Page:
Submitted by PeaceHealth
With local and regional emergency department capacity stretched by extremely high patient volumes, PeaceHealth is asking people with non-emergency healthcare needs to seek care at primary care, same-day and urgent care clinics.
Reducing the volume of patients visiting the ER allows our doctors and nurses to take care of patients with acute medical issues as quickly as possible, 24/7.
People should visit the emergency department for serious and life-threatening medical emergencies. Some representative examples are fractures, serious lacerations, severe bleeding, head or eye injuries, sudden blurry vision, dizziness, weakness or loss of coordination or balance, chest pain, difficulty breathing, moderate to severe burns or loss of consciousness.
However, many non-life-threatening or minor medical issues—such as mild burns or cuts, allergies, sprains, urinary tract infections or flu and cold symptoms—can be taken care of by visiting your primary care provider, an urgent care clinic or a same-day clinic.
If you are questioning what type of care to seek, try first consulting with your primary care provider.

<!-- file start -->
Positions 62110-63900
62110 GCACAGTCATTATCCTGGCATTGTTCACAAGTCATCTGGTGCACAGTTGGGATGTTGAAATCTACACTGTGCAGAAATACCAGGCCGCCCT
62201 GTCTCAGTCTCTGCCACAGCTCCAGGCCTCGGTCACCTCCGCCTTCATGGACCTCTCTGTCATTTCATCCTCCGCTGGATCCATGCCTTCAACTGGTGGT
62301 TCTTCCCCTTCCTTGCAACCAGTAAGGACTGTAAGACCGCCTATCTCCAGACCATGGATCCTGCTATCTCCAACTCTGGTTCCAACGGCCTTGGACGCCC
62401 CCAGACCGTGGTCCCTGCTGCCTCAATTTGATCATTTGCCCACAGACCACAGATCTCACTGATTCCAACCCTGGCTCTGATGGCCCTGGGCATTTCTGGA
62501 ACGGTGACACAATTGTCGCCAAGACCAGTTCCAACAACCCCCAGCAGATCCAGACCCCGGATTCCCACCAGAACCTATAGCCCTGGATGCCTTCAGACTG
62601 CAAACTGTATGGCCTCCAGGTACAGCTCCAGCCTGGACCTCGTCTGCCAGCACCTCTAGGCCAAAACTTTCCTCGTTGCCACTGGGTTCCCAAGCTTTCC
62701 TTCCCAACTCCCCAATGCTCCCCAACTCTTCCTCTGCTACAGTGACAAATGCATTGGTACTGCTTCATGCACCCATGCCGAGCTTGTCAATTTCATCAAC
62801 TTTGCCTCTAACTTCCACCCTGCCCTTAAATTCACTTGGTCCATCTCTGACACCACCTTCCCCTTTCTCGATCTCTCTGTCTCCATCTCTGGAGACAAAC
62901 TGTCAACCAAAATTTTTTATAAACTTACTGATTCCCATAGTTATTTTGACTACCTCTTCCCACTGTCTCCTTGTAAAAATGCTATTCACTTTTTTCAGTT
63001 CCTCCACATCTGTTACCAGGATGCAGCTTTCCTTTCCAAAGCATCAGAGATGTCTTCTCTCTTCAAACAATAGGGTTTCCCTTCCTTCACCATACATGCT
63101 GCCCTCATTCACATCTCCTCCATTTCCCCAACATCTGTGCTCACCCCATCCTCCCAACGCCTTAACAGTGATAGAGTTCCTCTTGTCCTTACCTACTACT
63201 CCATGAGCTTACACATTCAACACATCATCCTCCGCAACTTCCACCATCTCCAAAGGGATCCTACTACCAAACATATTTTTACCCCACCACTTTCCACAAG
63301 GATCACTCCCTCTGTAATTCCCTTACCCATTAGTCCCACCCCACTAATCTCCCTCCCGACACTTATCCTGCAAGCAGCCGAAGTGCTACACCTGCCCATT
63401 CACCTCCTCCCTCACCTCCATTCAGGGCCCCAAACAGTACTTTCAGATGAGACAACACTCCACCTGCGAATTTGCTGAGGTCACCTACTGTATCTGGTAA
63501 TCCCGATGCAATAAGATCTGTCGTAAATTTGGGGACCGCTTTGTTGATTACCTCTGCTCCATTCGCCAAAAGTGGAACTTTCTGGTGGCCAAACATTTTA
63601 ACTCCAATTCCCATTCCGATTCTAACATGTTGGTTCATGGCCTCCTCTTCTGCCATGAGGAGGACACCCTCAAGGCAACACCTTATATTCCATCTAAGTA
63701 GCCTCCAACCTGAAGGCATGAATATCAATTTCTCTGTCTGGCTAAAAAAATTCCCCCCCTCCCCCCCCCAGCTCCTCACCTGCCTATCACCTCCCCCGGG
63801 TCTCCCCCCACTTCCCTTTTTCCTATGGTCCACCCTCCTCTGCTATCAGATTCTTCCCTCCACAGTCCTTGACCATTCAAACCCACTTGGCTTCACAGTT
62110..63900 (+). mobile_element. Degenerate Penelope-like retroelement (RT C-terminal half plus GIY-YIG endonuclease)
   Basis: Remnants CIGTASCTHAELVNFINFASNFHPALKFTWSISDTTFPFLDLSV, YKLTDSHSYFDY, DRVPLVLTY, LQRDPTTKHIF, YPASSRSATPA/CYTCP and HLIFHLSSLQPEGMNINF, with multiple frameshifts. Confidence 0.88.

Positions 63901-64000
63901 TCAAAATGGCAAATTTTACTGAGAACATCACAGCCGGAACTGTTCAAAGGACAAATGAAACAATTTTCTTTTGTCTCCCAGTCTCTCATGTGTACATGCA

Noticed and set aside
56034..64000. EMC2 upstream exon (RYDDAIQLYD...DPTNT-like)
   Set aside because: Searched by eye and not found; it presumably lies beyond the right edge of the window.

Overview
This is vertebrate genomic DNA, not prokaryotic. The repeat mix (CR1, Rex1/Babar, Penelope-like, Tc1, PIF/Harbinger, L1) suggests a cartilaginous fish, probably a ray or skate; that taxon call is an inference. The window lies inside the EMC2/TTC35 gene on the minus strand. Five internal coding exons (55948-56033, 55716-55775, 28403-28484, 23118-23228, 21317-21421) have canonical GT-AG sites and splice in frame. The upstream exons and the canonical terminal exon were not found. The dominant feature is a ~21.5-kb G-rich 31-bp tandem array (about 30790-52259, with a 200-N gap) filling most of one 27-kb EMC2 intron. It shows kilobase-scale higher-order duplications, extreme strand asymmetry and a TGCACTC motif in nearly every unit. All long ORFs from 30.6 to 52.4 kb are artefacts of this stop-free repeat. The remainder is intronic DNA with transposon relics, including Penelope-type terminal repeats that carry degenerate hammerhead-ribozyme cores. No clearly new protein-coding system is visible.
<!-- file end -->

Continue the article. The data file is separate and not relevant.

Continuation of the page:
PeaceHealth St. Joseph Medical Center’s Emergency Department has seen record-breaking patient volumes in recent months, due in part to COVID-19 cases but also because so many people delayed needed care early in the pandemic. Injuries related to the recent snow and ice, as well as a sharp rise in COVID-19 cases across the region due to the new omicron variant, have contributed to an uptick in the new year.
PeaceHealth also urges anyone who is eligible to receive the COVID-19 vaccine, including the booster shot, and to continue safe practices to prevent the spread of infection. Those include masking indoors and in crowds outdoors, maintaining physical distance from others and washing your hands frequently.